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 August 1, 2003 

In Search of Answers: Trial begins in murder of Tigran Naghdalyan

Armen Sargsyan is being held in the death of TV journalist Tigran Naghdalyan.

Trial opened Tuesday in the murder of Tigran Naghdalyan, chairman of the Board of Directors of Armenian Public Television.

Naghdalyan was shot to death last December 28 as he was leaving his parents' home on Zakyan Street in Yerevan.

The high-profile murder made big noise in Armenia's political community. Naghdalyan, a journalist, had been a strong supporter of President Robert Kocharyan, and was in fact appointed to his position by the President. His killing came only weeks before campaigning began for the presidential elections, and drew speculation that the murder was ordered by opposition parties.

A further theory emerged that Naghdalyan was in fact killed because he had valuable information concerning the October 27, 1999 Parliament assassinations, and was to be called to give testimony that would have suggested a complicity in those murders by certain members of the Government.

Businessman Armen Sargsyan, brother of slain Prime Minister Vazgen Sargsyan is among 13 charged with the murder. It is alleged that Armen Sargsyan paid $75,000 to have Naghdalyan killed.

The General Prosecutor's office announced that it had identified suspects in the killing just hours before results of the preliminary presidential elections were posted.

Ten days later Armen Sargsyan was named as a suspect, prompting his brother, former Prime Minister, Aram, to release a statement insisting on his brother's innocence.

The opening day of the Naghdalyan trial drew a large crowd that included the victim's father, sister, widow and colleagues.

Also on hand were politicians that included leaders of the "Justice" bloc (former presidential candidate) Stepan Demirchyan, Shavarsh Kocharyan, Arshak Sadoyan and Raffi Hovannisian.

"I am sure that they (those accused of the murder) are the people who committed the crime," said the victim's father, Hovhannes Naghdalyan. "I, myself, saw the killer walking around in our yard. And he confirmed that he had been there."

Among the charged is John Harutyunyan -- one of four defendents from Karabakh -- who is believed to be the man Naghdalyan's father says he saw in his yard.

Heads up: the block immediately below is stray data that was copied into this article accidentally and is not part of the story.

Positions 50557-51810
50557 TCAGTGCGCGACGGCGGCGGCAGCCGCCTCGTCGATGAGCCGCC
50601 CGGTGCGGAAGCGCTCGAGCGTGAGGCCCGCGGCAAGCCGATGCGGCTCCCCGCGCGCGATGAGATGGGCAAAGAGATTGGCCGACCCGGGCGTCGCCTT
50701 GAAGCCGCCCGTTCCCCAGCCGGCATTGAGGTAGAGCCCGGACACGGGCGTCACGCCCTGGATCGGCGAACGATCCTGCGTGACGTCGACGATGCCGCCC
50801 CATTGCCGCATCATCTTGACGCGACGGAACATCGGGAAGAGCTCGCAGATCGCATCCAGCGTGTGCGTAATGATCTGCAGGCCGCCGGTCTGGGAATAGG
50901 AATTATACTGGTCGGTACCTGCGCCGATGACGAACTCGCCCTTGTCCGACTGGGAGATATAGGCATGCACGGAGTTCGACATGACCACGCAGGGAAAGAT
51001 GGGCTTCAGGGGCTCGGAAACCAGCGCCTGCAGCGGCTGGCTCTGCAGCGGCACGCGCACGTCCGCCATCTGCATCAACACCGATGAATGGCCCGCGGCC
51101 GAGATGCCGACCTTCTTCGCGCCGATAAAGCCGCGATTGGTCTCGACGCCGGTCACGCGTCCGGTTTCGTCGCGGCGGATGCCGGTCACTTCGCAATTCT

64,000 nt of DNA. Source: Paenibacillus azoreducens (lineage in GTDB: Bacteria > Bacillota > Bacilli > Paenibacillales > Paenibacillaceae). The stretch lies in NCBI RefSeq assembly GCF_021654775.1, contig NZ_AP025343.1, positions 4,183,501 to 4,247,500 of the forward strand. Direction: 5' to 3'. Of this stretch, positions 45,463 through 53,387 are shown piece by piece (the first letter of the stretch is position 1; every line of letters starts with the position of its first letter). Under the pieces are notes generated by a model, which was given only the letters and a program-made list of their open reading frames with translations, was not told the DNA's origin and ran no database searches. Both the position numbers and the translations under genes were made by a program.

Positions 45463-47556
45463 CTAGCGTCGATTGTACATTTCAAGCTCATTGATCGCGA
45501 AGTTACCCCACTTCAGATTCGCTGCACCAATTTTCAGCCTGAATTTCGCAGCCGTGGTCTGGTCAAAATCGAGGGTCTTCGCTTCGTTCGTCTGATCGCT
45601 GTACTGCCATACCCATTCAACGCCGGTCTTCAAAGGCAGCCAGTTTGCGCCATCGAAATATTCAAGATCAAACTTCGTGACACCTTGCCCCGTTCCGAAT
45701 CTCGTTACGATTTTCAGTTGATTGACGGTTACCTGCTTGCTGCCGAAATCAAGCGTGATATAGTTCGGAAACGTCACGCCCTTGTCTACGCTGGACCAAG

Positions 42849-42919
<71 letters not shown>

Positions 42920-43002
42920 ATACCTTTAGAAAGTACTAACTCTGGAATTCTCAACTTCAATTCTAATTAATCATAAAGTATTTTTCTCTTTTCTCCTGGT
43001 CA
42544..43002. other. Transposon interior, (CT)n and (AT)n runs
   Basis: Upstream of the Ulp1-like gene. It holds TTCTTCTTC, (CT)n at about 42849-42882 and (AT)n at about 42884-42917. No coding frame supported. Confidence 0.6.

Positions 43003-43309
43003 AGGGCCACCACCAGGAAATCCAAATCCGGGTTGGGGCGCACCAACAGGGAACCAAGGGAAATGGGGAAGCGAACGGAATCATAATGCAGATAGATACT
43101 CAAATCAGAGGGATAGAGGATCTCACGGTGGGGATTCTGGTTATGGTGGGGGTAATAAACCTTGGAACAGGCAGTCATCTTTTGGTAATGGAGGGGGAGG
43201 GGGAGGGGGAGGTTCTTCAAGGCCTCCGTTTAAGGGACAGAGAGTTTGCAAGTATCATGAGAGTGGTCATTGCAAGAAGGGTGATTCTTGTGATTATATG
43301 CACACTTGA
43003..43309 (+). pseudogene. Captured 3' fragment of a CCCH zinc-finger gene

"Concerning the one who ordered the murder, I can't say anything yet until Armen Sargsyan talks about that. I will talk about that later if it would be necessary. Of course, I know who they are but I can't talk about that today," Naghdlayan said.

According to the indictment, the motive of the murder was "mercenary considerations" and "Tigran Naghdalyan's official activities as well as his TV reports concerning the October 27 incident". But the victim's father is not convinced of the Parliament killings connection.

"I can't say in full yet as they are talking about some tape and groundlessly linking it to the incident of October 27," Naghdalyan said.

Former Prime Minister Aram Sargsyan (right), the brother of Vazgen and Armen , speaks with another (former presidential candidate) Aram Sargsyan. In the background Raffi Hovanissian speaks with runner up to the presidency, Stepan Demirchyan.

Attorney Robert Grigoryan, representing the rights of Armen Sargsyan at the trial, believes that the motive of murder, according to the documents of the case, is supposition and it can't be taken as fact.

"There are no proofs confirming the motive of the murder in the criminal case," says the attorney.

Aram Sargsyan appeared at the trial to re-state his belief in his brother's innocence, saying that Armen Sargsyan "has nothing to do with politics".

The general court atmosphere drew a comparison by Aram Sargsyan to the October 27 trial of Nairy Hunanyan and others.

"My brother is put in jail next to the prisoners of the October 27 case. Putting Armen right in this hall, at the very place where Hunanyan was sitting reminds me that some people sick in the head," he said.

Russian attorney Oleg Yunoshev (representing the Sargsyan family interests) was the first to make a connection between Nagdhalyan's murder and the October 27 incident. Yunoshev claimed that if Naghdalyan, a potential witness in the case, had already given testimony in that trial, he would not have been killed.

At the time, Yunoshev was criticized for his dramatic claim, and questions arose as to why it came as the election campaign was starting.

Now, however, it appears that a possible connection will be an intriquing argument when the Naghdalyan trial resumes next week.



According to Agnes
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